27.10.2010 General News

Anti corruption Campaigner raises red flag over gov't silence on M&J case

By Joy News/Ghana
James Agyenim-Boateng, Deputy Information MinisterJames Agyenim-Boateng, Deputy Information Minister
27.10.2010 LISTEN

Anti Corruption Campaigner, Vitus Azeem is worried about the handling of two cases of alleged acts of corruption.

He cites the Mabey and Johnson bribery scandal and the Daimler Chrysler-Ghana military equipment procurement issue as instances that could erode gains government has made in the fight against corruption.

Mr. Azeem was speaking to Joy News on the Corruption Perception Index. Ghana scored 4.1 out of 10 and ranks 7th among 47 African countries and 62nd among 178 countries surveyed worldwide this year.

The score is an improvement over last year's score of 3. 9.

Mr. Azeem who is the Executive Secretary of Ghana Integrity Initiative, local chapter of Transparency International, said the latest score is impressive but certain inactions could erode the gains made.

He said the government's silence on the compensation that accrued to the nation by virtue of Mabey & Johnson's admission in a UK court that it bribed some Ghanaian public officials, is symptomatic of the lack of transparency in the country.

“If the government has decided that they are not going to take it, they should let Ghanaians know that they are taking it and give us the reason why they are taking it [the compensation],” he said.

Mr. Azeem emphasized the need for the country to strengthen its fight against corruption by enacting the appropriate laws.

“We have emphasized the Right to Information Law which is a pre-requisite for transparency in governance. That law has been pending for about 10 years now.”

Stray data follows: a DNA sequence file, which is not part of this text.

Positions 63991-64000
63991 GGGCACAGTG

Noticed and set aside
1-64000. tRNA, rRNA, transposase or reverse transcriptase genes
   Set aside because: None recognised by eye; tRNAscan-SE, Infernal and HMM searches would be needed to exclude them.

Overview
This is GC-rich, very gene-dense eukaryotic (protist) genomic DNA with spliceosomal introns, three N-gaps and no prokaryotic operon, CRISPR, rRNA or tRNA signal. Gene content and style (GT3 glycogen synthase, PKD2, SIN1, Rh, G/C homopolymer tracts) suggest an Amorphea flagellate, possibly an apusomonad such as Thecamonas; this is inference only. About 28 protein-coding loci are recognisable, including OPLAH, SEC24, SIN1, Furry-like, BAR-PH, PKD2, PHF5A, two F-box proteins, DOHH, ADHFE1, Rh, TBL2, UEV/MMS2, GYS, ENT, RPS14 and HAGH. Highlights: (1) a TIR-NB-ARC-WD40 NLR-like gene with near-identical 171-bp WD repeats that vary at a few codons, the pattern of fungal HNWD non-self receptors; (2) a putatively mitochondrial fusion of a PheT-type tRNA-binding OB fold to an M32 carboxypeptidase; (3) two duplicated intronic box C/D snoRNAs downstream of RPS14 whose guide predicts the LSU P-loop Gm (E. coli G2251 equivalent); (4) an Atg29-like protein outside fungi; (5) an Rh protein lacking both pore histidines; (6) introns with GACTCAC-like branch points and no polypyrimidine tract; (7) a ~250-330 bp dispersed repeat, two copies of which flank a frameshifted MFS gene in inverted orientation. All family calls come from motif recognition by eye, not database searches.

He said even the current laws on corruption have some inadequacies and need to be relooked at.

Reacting to the CPI score of 4.1 and the concerns raised by Mr. Azeem, Deputy Information Minister, James Agyenim Boateng, said the score was an indication of the government's commitment to vigorously fighting corruption.

He said the government inherited institutions meant to fight corruption in a moribund state and tried its best to put them on a sound footing.

Citing the Serious Fraud Office, he said, “we had an institution which we inherited literally on its knees with dwindling capacity. Their salaries at some point had been cut. In the whole of the eight years of the NPP administration, not a single vehicle [was given them], so they lacked the logistics.

“What this administration under the Better Ghana Agenda has decided to do was improve and build on their capacity by giving them more training and resourcing their personnel. Again their salaries which were cut were restored,” he said.

On the silence of government on the M&J and Daimler issues, the Deputy Minister said he was not abreast with the Daimler case.

But on the M&J case, he said the officers involved did the honourable thing by resigning their positions.